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Summary:

Happtique, a New York company building a certification program for mobile health apps, on Wednesday will release its final set of standards for developers.

mobile health
photo: iadams

With an estimated 40,000 mobile health apps (PDF) available for doctors, consumers and others in healthcare, it can be hard to separate quality apps from, well, crap.  A November report from the New England Center for Investigative Reporting highlighted the number of apps that over promise and under deliver. And while more doctors are using apps to monitor patients or check information, there are still valid concerns about reliability, privacy and security.

To help give hospitals and health care providers more clarity around the good, bad and ugly in mobile health apps, New York-based Happtique has been working on a certification program for mobile apps and on Wednesday plans to release its final set of standards.

“One of the things I hear all the time when I’m dealing with providers and institutions is ‘hey, there are so many apps out there, how do we know which ones have just even been looked at by clinicians? … Or within [a category] ‘how do we decide which ones that we’ll use or recommend to patients?’,” said Ben Chodor, CEO of Happtique. “They just need somewhere to turn where at least these apps have been peer-reviewed and scanned so we know that they’re safe.”

In the past year, Happtique has enlisted experts and patient advocates to serve on its standards committee, and it’s met with hospital and medical associations and government agencies to hear their feedback. Last July, it released a draft of its standards to give developers, care providers and other health care professionals the opportunity to comment.

The final standards released Wednesday cover not only technical performance, including operability, privacy and security, but content standards. For example, they encompass issues like the credibility of an app’s information and sources, the fairness of its description and claims, compliance with rules and regulations and advertising disclosures.

Chodor said they’re intended to give health care providers and consumers a Good Housekeeping-like “seal of approval” to look for, as well as provide app developers a set of guidelines to build to and a way to show customers their value.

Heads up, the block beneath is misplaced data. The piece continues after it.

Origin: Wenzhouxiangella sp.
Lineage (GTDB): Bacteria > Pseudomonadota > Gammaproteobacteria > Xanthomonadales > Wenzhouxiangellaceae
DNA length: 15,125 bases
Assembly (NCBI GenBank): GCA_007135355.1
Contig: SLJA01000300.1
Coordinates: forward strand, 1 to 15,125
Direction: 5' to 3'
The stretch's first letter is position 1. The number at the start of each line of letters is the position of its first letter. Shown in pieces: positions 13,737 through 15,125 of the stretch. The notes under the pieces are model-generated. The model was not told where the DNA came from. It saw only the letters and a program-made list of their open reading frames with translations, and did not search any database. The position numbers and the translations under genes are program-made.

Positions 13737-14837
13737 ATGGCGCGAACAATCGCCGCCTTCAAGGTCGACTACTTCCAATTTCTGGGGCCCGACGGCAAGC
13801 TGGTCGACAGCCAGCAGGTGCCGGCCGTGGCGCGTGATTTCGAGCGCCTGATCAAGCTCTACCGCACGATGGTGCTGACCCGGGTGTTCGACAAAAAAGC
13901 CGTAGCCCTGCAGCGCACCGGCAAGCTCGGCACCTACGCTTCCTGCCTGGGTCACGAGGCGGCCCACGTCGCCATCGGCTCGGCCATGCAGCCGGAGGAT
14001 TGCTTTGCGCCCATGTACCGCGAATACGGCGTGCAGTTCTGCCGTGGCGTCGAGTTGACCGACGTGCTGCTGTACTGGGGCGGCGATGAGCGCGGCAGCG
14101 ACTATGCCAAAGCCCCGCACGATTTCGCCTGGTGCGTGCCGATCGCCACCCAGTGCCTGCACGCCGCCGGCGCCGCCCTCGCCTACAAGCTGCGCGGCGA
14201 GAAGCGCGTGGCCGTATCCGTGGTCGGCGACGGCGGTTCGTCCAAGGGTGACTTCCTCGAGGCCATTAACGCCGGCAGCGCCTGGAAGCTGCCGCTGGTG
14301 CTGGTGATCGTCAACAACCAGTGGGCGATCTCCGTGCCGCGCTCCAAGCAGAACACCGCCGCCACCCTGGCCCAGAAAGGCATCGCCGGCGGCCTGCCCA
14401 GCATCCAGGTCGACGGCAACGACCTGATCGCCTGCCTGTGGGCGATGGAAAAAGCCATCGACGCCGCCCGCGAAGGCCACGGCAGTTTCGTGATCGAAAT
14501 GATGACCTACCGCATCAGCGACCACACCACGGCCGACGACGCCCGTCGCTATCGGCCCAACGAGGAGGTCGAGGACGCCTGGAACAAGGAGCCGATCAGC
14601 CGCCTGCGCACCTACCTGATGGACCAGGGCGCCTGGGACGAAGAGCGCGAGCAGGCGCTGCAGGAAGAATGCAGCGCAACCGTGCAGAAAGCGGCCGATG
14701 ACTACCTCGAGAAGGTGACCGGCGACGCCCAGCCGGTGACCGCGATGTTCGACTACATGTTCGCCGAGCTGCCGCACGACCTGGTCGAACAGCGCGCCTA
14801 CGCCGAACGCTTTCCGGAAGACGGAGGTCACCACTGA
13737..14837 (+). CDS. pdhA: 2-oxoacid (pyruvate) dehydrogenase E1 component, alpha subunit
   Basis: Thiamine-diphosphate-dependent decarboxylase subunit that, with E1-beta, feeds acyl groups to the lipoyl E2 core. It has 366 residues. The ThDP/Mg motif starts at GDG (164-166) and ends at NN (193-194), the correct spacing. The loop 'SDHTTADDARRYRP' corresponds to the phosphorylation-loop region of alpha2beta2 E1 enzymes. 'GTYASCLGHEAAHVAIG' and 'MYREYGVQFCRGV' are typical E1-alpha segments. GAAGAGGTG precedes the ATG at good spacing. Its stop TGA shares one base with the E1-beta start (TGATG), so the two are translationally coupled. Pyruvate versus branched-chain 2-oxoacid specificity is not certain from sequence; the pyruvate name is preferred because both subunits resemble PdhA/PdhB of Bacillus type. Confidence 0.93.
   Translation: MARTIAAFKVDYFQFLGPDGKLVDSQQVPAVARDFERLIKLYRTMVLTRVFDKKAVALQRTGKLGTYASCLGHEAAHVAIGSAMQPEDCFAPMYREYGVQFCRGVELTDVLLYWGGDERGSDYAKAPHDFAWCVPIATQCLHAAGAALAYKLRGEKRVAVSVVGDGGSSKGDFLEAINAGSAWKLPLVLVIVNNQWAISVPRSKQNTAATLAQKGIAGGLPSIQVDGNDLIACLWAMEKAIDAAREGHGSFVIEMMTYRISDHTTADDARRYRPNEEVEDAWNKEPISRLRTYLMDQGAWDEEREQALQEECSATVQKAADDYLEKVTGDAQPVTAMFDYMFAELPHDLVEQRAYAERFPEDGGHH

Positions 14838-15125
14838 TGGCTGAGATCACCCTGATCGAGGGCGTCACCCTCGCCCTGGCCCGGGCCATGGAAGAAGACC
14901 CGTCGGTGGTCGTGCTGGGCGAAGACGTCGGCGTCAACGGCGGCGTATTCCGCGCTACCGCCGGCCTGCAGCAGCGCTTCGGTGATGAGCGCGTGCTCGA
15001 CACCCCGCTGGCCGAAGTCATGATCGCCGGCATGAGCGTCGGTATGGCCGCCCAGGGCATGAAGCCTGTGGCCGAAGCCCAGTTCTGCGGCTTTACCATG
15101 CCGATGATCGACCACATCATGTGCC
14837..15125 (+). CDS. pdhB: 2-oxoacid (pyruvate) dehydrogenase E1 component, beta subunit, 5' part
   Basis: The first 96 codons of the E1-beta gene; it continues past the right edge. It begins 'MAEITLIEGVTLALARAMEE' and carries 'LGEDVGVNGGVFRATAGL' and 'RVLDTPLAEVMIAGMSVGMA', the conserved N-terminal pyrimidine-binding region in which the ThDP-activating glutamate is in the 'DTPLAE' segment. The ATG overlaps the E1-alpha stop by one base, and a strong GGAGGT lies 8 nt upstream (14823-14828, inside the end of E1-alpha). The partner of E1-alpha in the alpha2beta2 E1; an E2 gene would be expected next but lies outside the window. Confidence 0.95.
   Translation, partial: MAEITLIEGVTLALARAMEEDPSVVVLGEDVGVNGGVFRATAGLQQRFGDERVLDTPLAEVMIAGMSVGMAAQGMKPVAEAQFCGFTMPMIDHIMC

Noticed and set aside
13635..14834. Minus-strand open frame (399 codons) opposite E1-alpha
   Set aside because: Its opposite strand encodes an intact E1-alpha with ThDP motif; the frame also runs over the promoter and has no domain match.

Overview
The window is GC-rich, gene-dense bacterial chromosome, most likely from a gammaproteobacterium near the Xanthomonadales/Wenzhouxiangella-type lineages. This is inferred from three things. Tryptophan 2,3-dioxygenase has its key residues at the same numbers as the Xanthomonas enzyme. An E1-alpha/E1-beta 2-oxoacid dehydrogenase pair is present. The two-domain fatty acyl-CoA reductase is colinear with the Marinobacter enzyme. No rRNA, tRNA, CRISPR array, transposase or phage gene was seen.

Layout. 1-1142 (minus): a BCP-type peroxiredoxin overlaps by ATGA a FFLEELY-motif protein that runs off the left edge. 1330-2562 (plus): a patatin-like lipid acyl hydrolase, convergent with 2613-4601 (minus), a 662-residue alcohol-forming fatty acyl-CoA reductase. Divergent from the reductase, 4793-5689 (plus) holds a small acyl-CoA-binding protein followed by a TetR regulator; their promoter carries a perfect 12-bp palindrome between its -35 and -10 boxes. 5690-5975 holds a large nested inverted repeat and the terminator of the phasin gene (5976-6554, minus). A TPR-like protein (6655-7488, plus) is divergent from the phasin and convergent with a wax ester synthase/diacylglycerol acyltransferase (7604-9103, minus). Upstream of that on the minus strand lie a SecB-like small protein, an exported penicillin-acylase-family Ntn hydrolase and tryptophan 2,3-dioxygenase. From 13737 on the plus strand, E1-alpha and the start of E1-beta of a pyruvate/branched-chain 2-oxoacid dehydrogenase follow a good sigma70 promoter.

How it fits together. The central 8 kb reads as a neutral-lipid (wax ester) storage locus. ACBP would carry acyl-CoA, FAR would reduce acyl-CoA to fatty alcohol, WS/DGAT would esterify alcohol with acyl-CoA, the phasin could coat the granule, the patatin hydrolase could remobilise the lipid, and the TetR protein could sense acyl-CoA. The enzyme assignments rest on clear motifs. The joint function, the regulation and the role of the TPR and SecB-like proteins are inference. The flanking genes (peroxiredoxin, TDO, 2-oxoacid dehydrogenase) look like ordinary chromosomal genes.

The Food and Drug Administration is still expected to hand down its own guidelines — and Happtique says its standards will shift to follow federal regulations. But the FDA will only cover some mobile apps, leaving others in a gray area still helped by an industry standard, Chodor said, adding that Happtique could also be a feeder to the FDA.

Still, even though mobile health could certainly be helped by standards, some argue that Happtique’s plan is unfolding a little too early because there aren’t enough good apps worth filtering out. And, in the vast and quickly growing world of mobile health, Happtique will have to establish itself as a trusted, known name. But its pedigree and partnerships will likely serve it well — not only did it grow out of the hospital community (it was incubated in the venture arm of the Greater New York Hospital Association), it’s signed on impressive clients, including Mount Sinai Hospital, Hospital for Special Surgery and St. Lukes Houston.

While Happtique’s final guidelines will be released Wednesday, it won’t start taking submissions from developers until this spring. At that time, app developers interested in certification will pay $2,500 to $3,000 and then it will go to third-party partners for review. The Association of American Medical Colleges and the Commission on Graduates for Foreign Nursing Schools (CGFNS), a credentialing authority for healthcare professionals, will review the content and Intertek will scan for technical performance.

  1. Thanks for sharing this interesting article Ki Mae!

    “when I’m dealing with providers and institutions is ‘hey, there are so many apps out there, how do we know which ones have just even been looked at by clinicians? …”

    I wonder if these providers and institutions encounter similar problems when they are in the market for buying text and reference books? Does the librarian at the Mount Sinai Hospital for example refer to a certification body that tells them what is a good book or not or do they just use their professional expertise, connections and good judgement?

    Clinicians I know here in Europe who use a lot of smartphone apps started out several years ago with the well known brands eg. text & reference book apps that are produced or at least branded by the familiar medical publishers. They then find more in their specialist areas using their indepth knowledge, reading of subject matter publications and personal connections to make judgments. When they find good apps they again use apps to share these with their colleagues (eg. via Doctor community websites like Doctors.net.uk in the UK).

    Is the US market very different from here in Europe? Do Healthcare Professionals in the USA not trusted online sources of medical education, research and communication?

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  2. Is a certification process really required?
    I think that if there’s an actual care element involved with app – where care is being administered or recorded through the app – then it out to undergo FDA device certification.

    Beyond that, it should be up to the company that has developed the app to prove it’s efficacy to hospitals and provider groups. As is true of any business, healthcare or otherwise.

    The only thing Happtique can really offer is determining if the app follows certain security measures but those are somewhat ill defined right now and I think if the company shows they have followed the regulations with good intention, that should suffice.

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